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We present an introductory review of recent work on the control of open queueing networks. We assume that customers ofdifferent types arrive at a network and pass through the system via one of several possible routes; the set of routes available to a customer depends on its type. A route through the network is an ordered set of service stations: a customer queues for service at each station on its route and then leaves the system. The two methods of control we consider are the routing of customers through the network, and the sequencing of service at the stations, and our aim is to minimize the number of customers in the system. We concentrate especially on the insights which can be obtained from heavy traffic analysis, and in particular from Harrison's Brownian etwork models. Our main conclusion is that in many respects dynamic routing simplifies the behaviour of networks, and that under good control policies itmay well be possible to model the aggregate b haviour of a network quite straightforwardly.
Departures from Many Queues in Series
, 1990
"... We consider a series of n singleserver queues, each with unlimited waiting space and the firstin firstout service discipline. Initially, the system is empty; then k customers are placed in the first queue. The service times of all the customers at all the queues are i.i.d. with a general distribu ..."
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Cited by 57 (5 self)
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We consider a series of n singleserver queues, each with unlimited waiting space and the firstin firstout service discipline. Initially, the system is empty; then k customers are placed in the first queue. The service times of all the customers at all the queues are i.i.d. with a general distribution. We are interested in the time D(k, n) required for all k customers to complete service from all n queues. In particular, we investigate the limiting behavior of D(k, n) as n and/or k . There is a duality implying that D(k, n) is distributed the same as D(n , k) so that results for large n are equivalent to results for large k. A previous heavytraffic limit theorem implies that D(k, n) satisfies an invariance principle as n , converging after normalization to a functional of kdimensional Brownian motion. We use the subadditive ergodic theorem and a strong approximation to describe the limiting behavior of D(k n , n) where k n as n . The case of k n = xn corresponds to a hydrodyna...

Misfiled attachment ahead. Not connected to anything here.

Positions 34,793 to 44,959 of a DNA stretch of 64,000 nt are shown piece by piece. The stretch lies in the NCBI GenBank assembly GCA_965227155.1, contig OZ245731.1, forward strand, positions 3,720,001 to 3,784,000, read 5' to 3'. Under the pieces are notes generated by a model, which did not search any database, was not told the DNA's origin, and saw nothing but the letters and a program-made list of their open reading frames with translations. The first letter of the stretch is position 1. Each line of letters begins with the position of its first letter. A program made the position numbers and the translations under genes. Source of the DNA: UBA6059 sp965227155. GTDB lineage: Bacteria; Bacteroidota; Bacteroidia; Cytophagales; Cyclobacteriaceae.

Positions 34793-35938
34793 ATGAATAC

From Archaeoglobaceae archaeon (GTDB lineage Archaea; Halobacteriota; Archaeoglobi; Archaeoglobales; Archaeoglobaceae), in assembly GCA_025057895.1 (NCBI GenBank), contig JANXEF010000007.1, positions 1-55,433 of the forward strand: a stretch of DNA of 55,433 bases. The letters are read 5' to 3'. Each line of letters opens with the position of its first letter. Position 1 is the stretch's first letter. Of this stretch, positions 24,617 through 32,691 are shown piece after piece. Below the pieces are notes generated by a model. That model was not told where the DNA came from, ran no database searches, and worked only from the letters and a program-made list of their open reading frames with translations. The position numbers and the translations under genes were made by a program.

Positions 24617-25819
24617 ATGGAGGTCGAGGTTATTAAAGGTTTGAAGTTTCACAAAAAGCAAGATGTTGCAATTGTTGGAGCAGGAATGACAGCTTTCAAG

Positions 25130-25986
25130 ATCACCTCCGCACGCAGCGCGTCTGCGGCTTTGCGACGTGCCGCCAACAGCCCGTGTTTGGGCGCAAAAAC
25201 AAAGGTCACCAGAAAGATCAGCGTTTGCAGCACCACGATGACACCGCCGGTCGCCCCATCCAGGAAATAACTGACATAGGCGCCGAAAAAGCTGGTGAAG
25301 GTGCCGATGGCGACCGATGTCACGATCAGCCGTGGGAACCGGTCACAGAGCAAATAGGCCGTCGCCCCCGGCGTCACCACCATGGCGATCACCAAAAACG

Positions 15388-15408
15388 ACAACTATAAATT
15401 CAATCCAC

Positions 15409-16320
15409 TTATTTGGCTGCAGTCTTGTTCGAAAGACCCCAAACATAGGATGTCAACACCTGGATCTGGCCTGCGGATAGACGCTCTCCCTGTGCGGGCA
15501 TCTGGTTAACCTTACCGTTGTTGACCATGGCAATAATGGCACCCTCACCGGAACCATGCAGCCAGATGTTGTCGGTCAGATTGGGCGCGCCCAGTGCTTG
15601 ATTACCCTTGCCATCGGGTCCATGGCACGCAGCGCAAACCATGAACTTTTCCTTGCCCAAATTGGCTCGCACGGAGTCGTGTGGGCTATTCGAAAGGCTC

Sequencing and routing in multiclass queueing networks part I: Feedback regulation
 SIAM J. Control Optim
"... Abstract. Part II continues the development of policy synthesis techniques for multiclass queueing networks based upon a linear fluid model. The following are shown: (i) A relaxation of the fluid model based on workload leads to an optimization problem of lower dimension. An analogous workloadrelax ..."
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Cited by 55 (12 self)